Sam’s Club, USCCF and YEA! joined forces earlier this year to educate youth about entrepreneurship in more than 100 U.S. communities. As a result of the collaboration, 13 new YEA! chapters will launch this year with the support of local Chambers of Commerce and the business community.
 
Funding provides the opportunity to launch an estimated 300 new student-run businesses and provide hands on, experiential learning for students in the YEA! program. 
 
The funding recipients included:
 
  • Athens Chamber of Commerce, Athens, Texas;
  • Alexander City Chamber of Commerce, Alexander City, Ala.;
  • Central Palm Beach County Chamber of Commerce, Loxahachee, Fla.;
  • Hannibal Chamber of Commerce, Hannibal, Mo.;
  • Lakeland Chamber of Commerce, Lakeland, Fla.;
  • Montrose Chamber of Commerce, Montrose, Colo.;
  • National Association of Women Business Owners Detroit & Detroit Chamber of Commerce, Detroit;
  • Paso Robles Chamber of Commerce, Paso Robles, Calif.;
  • Richland Area Chamber of Commerce, Mansfield, Ohio;
  • Templeton Chamber of Commerce, Templeton, Calif.;
  • Union County Economic Development Partnership, Marysville, Ohio;
  • Harford County Chamber of Commerce, Bel Air, Md.; and
  • Santa Rosa County Chamber of Commerce, Pace, Fla.
 
YEA! was developed in 2004 at the University of Rochester in Rochester, N.Y., with support from the Kauffman Foundation. YEA! now receives national support from the U.S. Chamber of Commerce Foundation and Sam’s Club, to help promote the spirit of enterprise and build the next generation of business leaders in communities all across the country.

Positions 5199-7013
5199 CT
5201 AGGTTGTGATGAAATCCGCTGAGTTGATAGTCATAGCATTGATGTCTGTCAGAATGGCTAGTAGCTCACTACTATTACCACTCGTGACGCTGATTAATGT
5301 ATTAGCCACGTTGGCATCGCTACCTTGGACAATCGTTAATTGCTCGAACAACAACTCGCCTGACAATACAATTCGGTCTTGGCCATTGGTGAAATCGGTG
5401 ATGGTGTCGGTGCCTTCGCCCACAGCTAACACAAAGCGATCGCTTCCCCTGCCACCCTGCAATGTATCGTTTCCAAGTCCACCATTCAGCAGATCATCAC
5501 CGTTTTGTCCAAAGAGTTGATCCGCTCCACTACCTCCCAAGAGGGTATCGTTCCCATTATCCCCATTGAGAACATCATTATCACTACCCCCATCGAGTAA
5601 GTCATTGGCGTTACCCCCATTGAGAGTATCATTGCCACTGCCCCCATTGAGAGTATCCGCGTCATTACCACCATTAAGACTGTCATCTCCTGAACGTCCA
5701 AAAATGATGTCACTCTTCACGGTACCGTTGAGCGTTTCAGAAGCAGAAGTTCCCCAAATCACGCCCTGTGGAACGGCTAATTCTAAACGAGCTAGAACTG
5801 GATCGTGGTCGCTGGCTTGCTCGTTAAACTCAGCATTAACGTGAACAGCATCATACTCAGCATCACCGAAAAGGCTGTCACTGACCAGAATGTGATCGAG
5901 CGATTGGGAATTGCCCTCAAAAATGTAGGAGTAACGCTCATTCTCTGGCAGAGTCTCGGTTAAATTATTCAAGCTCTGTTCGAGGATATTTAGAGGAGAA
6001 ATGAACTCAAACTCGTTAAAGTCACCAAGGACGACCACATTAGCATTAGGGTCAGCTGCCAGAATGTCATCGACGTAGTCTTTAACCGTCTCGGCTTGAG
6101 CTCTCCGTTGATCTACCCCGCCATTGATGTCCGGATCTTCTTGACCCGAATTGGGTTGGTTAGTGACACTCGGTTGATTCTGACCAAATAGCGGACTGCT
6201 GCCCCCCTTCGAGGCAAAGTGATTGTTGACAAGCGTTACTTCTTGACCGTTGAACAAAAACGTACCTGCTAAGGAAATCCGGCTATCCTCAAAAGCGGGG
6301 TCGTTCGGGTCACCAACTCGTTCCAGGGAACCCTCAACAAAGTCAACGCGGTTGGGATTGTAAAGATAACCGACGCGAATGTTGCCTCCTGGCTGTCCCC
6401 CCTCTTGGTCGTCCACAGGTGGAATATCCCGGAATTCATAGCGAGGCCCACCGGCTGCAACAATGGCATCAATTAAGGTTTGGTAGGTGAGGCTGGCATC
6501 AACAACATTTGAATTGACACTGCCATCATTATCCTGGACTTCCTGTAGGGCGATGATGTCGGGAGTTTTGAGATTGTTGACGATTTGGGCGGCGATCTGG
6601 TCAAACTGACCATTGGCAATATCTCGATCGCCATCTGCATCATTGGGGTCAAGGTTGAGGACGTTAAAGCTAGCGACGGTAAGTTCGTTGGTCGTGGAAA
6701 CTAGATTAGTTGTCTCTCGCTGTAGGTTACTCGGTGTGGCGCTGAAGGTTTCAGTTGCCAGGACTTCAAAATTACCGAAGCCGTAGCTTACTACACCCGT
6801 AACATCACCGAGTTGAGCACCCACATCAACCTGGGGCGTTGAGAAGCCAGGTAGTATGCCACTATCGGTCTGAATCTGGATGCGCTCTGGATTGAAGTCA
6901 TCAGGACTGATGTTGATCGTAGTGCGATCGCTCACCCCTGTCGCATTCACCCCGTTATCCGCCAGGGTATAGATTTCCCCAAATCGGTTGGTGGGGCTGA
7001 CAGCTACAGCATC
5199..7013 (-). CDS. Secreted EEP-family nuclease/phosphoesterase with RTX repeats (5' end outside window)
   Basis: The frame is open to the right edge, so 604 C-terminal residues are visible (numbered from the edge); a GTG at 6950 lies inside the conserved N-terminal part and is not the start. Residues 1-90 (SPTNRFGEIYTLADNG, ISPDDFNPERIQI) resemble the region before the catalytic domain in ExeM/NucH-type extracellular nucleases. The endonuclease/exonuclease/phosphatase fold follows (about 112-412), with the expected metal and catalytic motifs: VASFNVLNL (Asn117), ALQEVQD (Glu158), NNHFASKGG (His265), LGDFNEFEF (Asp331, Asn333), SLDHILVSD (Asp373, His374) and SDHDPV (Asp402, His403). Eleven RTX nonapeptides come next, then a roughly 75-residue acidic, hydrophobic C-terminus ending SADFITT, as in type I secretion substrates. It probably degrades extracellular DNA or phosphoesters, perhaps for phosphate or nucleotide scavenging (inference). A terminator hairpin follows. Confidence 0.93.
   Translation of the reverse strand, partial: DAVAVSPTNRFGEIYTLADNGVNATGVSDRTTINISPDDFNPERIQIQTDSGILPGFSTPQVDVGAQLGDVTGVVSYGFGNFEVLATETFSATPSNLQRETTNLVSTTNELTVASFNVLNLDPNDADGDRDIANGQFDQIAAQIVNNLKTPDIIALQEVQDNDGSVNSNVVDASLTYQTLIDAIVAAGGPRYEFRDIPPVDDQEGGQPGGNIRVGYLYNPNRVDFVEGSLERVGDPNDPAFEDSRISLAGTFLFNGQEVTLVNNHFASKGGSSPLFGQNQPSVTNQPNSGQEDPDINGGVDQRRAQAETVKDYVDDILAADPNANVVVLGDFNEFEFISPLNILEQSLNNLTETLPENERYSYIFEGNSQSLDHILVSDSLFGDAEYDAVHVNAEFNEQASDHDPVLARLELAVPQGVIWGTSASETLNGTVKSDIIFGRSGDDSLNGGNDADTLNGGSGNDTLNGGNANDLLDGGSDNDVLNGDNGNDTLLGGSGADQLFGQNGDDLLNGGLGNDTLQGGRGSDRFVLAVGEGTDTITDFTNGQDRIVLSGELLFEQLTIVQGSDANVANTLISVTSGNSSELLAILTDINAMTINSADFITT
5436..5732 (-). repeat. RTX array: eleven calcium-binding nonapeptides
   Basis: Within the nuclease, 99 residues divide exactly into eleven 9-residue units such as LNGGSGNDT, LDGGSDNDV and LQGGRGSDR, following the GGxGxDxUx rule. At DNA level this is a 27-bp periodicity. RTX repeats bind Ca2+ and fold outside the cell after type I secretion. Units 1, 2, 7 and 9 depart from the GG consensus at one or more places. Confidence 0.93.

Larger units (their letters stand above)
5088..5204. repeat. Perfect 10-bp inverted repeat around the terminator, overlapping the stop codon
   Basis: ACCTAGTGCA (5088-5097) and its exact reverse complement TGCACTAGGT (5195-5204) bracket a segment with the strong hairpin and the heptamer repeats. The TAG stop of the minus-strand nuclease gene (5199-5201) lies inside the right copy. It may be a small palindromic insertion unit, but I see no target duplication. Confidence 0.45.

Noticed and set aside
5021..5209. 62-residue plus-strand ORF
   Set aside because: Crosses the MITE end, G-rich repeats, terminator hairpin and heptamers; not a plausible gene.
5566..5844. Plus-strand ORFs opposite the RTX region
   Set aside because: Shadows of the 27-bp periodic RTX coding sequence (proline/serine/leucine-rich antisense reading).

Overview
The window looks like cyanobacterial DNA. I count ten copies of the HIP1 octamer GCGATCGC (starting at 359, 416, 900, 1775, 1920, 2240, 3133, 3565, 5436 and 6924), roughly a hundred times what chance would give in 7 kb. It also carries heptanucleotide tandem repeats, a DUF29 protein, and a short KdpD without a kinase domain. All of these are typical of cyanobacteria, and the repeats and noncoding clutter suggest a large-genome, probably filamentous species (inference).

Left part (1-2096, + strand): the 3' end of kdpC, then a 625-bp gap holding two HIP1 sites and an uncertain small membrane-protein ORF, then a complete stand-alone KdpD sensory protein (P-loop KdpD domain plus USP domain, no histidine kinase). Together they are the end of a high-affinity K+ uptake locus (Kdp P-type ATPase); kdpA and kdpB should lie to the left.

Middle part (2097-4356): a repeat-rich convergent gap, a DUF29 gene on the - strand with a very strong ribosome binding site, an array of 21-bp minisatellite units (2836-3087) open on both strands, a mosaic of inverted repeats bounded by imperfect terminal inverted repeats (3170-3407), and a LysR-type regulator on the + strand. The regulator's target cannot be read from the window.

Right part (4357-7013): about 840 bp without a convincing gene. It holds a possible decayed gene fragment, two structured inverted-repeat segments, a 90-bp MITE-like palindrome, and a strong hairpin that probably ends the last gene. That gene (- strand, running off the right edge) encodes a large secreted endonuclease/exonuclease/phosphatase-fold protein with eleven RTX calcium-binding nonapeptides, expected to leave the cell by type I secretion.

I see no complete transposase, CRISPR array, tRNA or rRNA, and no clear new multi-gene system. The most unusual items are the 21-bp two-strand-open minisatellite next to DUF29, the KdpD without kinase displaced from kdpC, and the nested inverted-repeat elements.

During the 30-week commitment, students will brainstorm and form their business ideas, make pitches to investors for startup funding, file their DBAs, and launch their own businesses or social movements. Mentors and local entrepreneurs across a variety of industries, such as graphic design, web development, law, accounting, retail, manufacturing and technology are invited to support the students throughout the hands-on curriculum as mentors, field trip hosts or guest lecturers.
 
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Study: Grocery shoppers create social recipe

BY Dan Berthiaume

ROCKVILLE, Md. — Social media plays an important role in the grocery shopping process. According to a new study from market research firm Packaged Facts, “Retail Food Marketing Trends in the U.S.: Technology, Mobile, and Social Media,” a majority of grocery store shoppers use social media to get recipes (59%).

More than half of grocery store shoppers also use social media to compare prices between food brands, or access a supermarket website to check prices or find products or a sales flyer (54% each). And three out of 10 grocery shoppers go online to search for online grocery flyers, promotions/sales, look for coupons, conduct product research or look for recipes.

Not surprisingly, social media is far more likely to influence millennials' grocery purchase decisions. Social media is particularly influential among millennial men, adults with household income more than $50,000 per year, and those who are married with kids.

Millennial men emerge as 165% more likely than average to say social media advertising from supermarkets influenced their decision to buy a food/grocery product in last 12 months, followed closely by social media posts from friends/family, and social media post from supermarkets.  

Similarly, middle-aged men skew higher in allowing social media to influence their buying habits. While women are often thought of as the social media mavens, the study suggests men are prime targets for social media advertising.       

Millennial dads in particular are exhibiting behaviors that are a significant departure from previous generations. While younger men are certainly shopping more than their older counterparts, being a parent is a key driver in their likelihood to grocery shop.
 
Millennial dads are significantly more likely than average to shop for groceries four or more times a week. And frequent social media posts are effective in influencing millennials who are married with kids to purchase food/grocery products.